Southeastern Section - 50th Annual Meeting (April 5-6, 2001)

Paper No. 0
Presentation Time: 1:00 PM-5:00 PM


CARTER, Brad T., Department of Marine, Earth, and Atmospheric Sciences, North Carolina State Univ, Raleigh, NC 27695, STELTENPOHL, Mark G., Department of Geology, Auburn Univ, 210 Petrie Hall, Auburn, AL 36849 and ANDRESEN, Arild, Department of Geology, Univ of Oslo, 1047 Blindern 0316 Oslo, Norway,

A computer generated 1:50,000 geological map of the Steigen-Engeløya area is presented.  Geological investigations in the area were conducted to address the following problems: (1) the relationship between two distinct Precambrian basement terranes in this region; (2) how nappe sequences evolved and were juxtaposed; and (3) what types of structures developed following amalgamation of the nappe stack. 

The structural position of the Lofoten basement relative to the Tysfjord basement remains speculative despite general agreement between workers that it is a western continuation of the Baltic shield and it had occupied a deep-crustal level during the Caledonian orogeny.  In Steigen-Engeløya, Lofoten basement lies directly above the Tysfjord basement and its associated cover.  Similar relations are known to occur further north on Hinnøya where the Austerfjord thrust separates the two terranes. 

The Bogøy and Jarstakkinden nappes of Steigen-Engeløya share many lithological, structural, and metamorphic similarities to the Bogen and Niingen nappes, respectively, of the Ofoten-Troms region.  This miogeoclinal sequence, therefore, is interpreted to continue southward across the Efjord-Tysfjord orogenic culmination and is a major component of the nappe stack at this latitude.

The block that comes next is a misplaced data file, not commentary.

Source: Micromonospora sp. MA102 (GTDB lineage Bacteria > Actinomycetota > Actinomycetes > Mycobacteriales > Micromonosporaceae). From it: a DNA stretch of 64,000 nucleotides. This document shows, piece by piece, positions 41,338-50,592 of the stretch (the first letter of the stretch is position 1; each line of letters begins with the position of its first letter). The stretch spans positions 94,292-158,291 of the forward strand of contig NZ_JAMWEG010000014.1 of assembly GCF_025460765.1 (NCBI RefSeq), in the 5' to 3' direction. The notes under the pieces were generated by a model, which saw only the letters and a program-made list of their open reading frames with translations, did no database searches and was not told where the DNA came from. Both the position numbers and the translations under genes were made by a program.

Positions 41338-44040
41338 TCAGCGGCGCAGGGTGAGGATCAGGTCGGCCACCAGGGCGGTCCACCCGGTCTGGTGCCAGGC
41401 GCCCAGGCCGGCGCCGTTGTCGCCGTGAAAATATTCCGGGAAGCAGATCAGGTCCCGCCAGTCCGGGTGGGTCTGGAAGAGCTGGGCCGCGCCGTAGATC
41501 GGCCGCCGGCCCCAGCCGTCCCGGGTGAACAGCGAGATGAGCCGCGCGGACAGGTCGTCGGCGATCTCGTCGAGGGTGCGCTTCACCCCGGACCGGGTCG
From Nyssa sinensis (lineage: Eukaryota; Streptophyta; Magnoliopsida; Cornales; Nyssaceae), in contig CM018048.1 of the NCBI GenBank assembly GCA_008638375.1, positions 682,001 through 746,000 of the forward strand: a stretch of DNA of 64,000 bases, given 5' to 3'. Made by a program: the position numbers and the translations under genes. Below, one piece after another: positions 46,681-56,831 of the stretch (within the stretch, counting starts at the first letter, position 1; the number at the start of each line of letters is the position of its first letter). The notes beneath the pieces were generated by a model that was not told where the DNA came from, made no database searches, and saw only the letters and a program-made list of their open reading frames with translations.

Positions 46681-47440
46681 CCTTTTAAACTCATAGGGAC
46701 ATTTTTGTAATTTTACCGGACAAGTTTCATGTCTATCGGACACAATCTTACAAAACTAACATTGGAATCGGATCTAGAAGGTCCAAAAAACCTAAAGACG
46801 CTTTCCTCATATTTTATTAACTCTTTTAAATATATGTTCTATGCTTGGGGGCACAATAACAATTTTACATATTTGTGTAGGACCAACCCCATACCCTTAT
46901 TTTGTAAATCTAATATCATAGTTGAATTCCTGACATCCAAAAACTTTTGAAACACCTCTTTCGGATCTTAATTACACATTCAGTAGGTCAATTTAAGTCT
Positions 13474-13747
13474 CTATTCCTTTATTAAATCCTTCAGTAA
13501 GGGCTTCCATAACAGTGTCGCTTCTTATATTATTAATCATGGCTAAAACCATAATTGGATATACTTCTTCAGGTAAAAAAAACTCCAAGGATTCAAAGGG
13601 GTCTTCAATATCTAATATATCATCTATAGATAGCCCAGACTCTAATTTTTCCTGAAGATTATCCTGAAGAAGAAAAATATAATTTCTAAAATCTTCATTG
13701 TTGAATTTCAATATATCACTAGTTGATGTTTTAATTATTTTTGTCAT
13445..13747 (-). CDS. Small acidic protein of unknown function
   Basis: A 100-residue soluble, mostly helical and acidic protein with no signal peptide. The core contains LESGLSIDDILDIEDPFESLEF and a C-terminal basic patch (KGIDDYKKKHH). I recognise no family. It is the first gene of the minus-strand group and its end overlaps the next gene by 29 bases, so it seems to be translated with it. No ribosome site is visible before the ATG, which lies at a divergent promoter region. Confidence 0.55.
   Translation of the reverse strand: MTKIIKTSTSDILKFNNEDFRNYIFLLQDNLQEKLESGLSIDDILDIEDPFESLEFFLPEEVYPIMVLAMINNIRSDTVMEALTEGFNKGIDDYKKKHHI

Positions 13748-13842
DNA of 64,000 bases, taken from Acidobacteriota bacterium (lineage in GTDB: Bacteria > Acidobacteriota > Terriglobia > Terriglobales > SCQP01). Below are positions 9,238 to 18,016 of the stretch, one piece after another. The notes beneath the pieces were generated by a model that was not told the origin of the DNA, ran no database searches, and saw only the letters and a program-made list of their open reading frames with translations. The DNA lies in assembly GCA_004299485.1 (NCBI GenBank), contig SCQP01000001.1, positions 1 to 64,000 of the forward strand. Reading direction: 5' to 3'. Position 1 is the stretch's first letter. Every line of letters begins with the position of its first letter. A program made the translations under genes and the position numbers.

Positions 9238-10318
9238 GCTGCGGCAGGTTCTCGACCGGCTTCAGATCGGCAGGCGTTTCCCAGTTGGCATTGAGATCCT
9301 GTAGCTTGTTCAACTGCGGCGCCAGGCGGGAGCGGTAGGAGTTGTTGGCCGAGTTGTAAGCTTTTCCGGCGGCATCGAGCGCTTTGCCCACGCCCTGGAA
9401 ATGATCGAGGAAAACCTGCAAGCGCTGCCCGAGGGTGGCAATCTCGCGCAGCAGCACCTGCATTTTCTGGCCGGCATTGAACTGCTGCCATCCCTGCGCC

Two episodes of extension were recognized in the study area, (1) a late-orogenic, tops-east ductile normal fault has down-dropped the structurally highest Jarstakkinden nappe into contact with the structurally low Lofoten basement, and (2) post-orogenic tops-west brittle extensional shears cross-cut the regional foliation in the Tysfjord basement.      

The computer generated map was developed in three stages: (1) the hand-drawn map was scanned as a jpeg file using an IDEAL FSC 8010, 85cm width, color scanner at Auburn University; (2) the scanned image was then imported into Micrografix Designer 4.0â software and digitized using a Compaqâ Presario Notebook (333 Mhz and 92 MB RAM) and a Wacomâ pad and pen; and (3) the digitized map was exported as a windows metafile (wmf), imported into Corelâ Draw, and printed on an HP Designjet 2500 CP plotter at Auburn University.